The evidence matching the “face” rent used by the SRV ranged from $76,545 to $95,520 per annum, (average $83,225 = $470.00 per square metre = 5.31% of future maintainable sales) aka the ‘problem child’ for the new buyer if centre is sold on; whereas the real rent, the effective rent, the rent without the Ponzi value ranged from $54,045 to the same $95,520 (average $67,458 = $360.00 per square metre = 3.75% of turnover).
Having “stress-tested” the evidence, 6 / 7 should have to have been discarded on the Face Rents used by the SRV, whereas 5 / 7 adjusted for incentives could have been used (in my opinion) on an effective rental basis, obviously which would have produced a vastly different outcome.
But watch in the case of the latter for rents on lease renewal!
SRV’s Expert Determination
One could be forgiven that Australia did not does not have a quite significant crisis looming on our residential sector that will also flow into consumption.
The SRV’s determination was on the upper end of the rental range having used knowingly technically flawed data.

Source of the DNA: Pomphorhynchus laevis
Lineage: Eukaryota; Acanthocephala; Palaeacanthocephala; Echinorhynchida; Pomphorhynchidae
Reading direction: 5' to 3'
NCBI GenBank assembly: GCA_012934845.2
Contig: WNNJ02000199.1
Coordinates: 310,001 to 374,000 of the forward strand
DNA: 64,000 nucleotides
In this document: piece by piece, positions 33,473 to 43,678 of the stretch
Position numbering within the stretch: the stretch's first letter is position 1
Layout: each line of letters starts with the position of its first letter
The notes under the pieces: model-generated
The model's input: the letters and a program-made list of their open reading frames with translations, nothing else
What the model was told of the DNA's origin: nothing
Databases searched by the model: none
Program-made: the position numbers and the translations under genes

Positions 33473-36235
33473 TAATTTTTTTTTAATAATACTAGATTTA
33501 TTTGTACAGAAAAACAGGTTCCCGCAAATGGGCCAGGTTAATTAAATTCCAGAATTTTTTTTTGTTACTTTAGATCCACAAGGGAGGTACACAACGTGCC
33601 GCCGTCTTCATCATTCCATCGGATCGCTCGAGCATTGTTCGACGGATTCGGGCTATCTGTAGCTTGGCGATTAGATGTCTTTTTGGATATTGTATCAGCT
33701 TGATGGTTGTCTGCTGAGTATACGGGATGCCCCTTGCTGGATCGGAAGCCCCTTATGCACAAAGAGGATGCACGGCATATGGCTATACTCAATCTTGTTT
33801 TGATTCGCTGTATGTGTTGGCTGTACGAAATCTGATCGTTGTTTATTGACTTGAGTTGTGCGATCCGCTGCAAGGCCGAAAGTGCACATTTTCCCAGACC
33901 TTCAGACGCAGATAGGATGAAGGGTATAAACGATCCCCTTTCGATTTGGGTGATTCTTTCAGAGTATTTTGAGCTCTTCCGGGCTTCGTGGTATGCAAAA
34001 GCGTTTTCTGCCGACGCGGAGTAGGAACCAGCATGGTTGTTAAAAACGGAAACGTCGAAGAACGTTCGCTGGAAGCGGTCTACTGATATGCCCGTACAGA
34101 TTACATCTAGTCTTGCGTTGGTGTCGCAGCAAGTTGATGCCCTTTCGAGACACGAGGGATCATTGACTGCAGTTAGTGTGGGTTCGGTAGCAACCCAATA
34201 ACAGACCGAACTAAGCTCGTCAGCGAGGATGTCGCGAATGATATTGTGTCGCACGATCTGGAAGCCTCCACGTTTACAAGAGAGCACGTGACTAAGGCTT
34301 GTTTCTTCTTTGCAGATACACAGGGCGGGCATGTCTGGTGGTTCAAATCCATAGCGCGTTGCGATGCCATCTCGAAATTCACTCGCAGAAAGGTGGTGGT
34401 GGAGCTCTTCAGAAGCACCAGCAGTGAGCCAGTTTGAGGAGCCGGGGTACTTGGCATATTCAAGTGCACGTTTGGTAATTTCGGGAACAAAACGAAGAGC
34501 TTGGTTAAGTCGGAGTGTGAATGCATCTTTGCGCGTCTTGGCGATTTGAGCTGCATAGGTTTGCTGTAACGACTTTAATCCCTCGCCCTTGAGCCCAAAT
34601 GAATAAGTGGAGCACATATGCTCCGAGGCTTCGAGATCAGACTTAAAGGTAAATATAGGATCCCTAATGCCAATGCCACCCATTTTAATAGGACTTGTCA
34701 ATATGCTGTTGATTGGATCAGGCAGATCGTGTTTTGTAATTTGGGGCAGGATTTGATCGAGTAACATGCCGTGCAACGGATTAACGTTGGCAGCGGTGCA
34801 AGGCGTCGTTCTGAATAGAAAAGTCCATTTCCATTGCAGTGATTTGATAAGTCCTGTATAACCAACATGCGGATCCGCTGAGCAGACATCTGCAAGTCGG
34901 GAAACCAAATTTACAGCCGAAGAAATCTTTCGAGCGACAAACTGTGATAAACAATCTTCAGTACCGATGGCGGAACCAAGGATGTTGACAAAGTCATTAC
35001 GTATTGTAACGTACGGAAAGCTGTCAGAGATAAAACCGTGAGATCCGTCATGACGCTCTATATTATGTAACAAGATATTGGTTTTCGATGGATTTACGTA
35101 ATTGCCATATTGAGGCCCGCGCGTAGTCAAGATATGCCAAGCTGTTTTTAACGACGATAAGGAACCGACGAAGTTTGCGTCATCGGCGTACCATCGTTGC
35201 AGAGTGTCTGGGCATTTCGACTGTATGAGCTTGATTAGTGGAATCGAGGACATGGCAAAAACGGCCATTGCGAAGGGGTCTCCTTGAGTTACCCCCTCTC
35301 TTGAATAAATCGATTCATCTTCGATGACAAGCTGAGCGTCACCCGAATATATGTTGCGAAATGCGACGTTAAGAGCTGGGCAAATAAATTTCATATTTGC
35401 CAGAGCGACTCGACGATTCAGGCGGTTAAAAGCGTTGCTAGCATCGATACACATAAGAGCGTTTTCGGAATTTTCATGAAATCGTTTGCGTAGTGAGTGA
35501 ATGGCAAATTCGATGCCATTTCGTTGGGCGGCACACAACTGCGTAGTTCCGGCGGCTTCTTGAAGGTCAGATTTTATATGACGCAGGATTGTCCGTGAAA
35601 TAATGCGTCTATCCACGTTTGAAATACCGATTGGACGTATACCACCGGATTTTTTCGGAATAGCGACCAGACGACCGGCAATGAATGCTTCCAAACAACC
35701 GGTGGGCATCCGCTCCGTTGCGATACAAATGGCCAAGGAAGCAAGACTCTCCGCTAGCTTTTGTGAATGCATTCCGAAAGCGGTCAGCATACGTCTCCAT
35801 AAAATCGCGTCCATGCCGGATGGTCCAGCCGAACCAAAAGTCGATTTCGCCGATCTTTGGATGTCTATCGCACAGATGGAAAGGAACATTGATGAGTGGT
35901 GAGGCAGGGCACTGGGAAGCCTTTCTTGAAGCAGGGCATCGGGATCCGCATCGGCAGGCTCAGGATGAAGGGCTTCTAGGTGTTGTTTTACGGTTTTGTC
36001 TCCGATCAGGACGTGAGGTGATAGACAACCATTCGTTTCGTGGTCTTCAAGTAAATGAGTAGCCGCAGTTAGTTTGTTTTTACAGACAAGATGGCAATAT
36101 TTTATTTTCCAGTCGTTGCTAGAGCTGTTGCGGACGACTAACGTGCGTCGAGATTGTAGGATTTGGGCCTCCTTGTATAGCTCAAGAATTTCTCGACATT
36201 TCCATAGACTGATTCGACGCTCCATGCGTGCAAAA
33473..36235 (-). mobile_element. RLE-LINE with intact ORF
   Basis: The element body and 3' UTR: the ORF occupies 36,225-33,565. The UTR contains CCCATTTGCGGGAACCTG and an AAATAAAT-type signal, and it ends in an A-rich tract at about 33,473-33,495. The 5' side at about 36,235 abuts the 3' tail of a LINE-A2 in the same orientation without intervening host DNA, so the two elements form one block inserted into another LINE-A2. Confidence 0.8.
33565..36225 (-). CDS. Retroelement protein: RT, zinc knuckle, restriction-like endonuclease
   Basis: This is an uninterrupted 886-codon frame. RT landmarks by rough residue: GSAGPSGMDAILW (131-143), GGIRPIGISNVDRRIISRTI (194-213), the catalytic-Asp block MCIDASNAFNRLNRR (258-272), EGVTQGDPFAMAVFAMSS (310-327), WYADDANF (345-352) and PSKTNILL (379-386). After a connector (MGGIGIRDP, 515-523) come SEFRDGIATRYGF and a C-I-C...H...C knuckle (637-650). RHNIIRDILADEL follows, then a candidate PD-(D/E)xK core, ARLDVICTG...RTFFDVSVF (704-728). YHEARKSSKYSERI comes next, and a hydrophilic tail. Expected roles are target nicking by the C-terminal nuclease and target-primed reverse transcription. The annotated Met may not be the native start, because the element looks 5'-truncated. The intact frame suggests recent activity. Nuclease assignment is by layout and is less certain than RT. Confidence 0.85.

The determination was made in such a way as to obfuscate the reader, and the proffered rent which must include Landlord operating expenses, was presented without outgoings as if the rent was $20,000 lower, but it was / is not. It was over $90,000.
All pointers including our prediction mode which includes landlord and tenant evidence, the “averaged” effective rent came out at circa $65,000 gross with Landlord operating expenses.
In order to stress test the metrics for ONE Retail Lease in regard to what the reasonable rent ought to be must be good for Valuation Standards, I feel it shows up the underlying “culture” behind Australian valuation practice.
The software will also be capable of stress-testing the veracity of a sample of leases for a whole shopping centre investment purchase sale.
I believe this is very very valuable Intellectual Property aka a Body of Knowledge (BOK), in which I have connected all pivotal points of valuation appraisal practice.